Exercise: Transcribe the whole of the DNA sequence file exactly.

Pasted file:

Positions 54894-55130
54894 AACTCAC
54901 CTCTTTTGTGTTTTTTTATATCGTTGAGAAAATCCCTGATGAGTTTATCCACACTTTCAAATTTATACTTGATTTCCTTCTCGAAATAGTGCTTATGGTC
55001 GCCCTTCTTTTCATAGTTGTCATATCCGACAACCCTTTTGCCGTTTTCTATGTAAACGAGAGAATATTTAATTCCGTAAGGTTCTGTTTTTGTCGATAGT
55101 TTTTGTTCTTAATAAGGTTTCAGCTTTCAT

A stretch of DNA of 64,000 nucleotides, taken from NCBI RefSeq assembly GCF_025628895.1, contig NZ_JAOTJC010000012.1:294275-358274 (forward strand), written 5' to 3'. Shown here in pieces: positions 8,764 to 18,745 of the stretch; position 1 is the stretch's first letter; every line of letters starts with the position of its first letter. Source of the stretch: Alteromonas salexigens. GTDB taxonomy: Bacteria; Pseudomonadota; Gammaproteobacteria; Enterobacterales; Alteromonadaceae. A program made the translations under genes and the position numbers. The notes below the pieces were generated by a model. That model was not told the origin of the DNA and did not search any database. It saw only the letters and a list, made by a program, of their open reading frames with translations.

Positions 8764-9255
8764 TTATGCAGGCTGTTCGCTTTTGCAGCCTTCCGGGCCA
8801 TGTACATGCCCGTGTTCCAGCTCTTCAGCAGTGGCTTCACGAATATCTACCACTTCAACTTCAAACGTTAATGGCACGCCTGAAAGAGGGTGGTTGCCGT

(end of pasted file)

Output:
Positions 54894-55130
54894 AACTCAC
54901 CTCTTTTGTGTTTTTTTATATCGTTGAGAAAATCCCTGATGAGTTTATCCACACTTTCAAATTTATACTTGATTTCCTTCTCGAAATAGTGCTTATGGTC
55001 GCCCTTCTTTTCATAGTTGTCATATCCGACAACCCTTTTGCCGTTTTCTATGTAAACGAGAGAATATTTAATTCCGTAAGGTTCTGTTTTTGTCGATAGT
55101 TTTTGTTCTTAATAAGGTTTCAGCTTTCAT

A stretch of DNA of 64,000 nucleotides, taken from NCBI RefSeq assembly GCF_025628895.1, contig NZ_JAOTJC010000012.1:294275-358274 (forward strand), written 5' to 3'. Shown here in pieces: positions 8,764 to 18,745 of the stretch; position 1 is the stretch's first letter; every line of letters starts with the position of its first letter. Source of the stretch: Alteromonas salexigens. GTDB taxonomy: Bacteria; Pseudomonadota; Gammaproteobacteria; Enterobacterales; Alteromonadaceae. A program made the translations under genes and the position numbers. The notes below the pieces were generated by a model. That model was not told the origin of the DNA and did not search any database. It saw only the letters and a list, made by a program, of their open reading frames with translations.

Positions 8764-9255
8764 TTATGCAGGCTGTTCGCTTTTGCAGCCTTCCGGGCCA
8801 TGTACATGCCCGTGTTCCAGCTCTTCAGCAGTGGCTTCACGAATATCTACCACTTCAACTTCAAACGTTAATGGCACGCCTGAAAGAGGGTGGTTGCCGT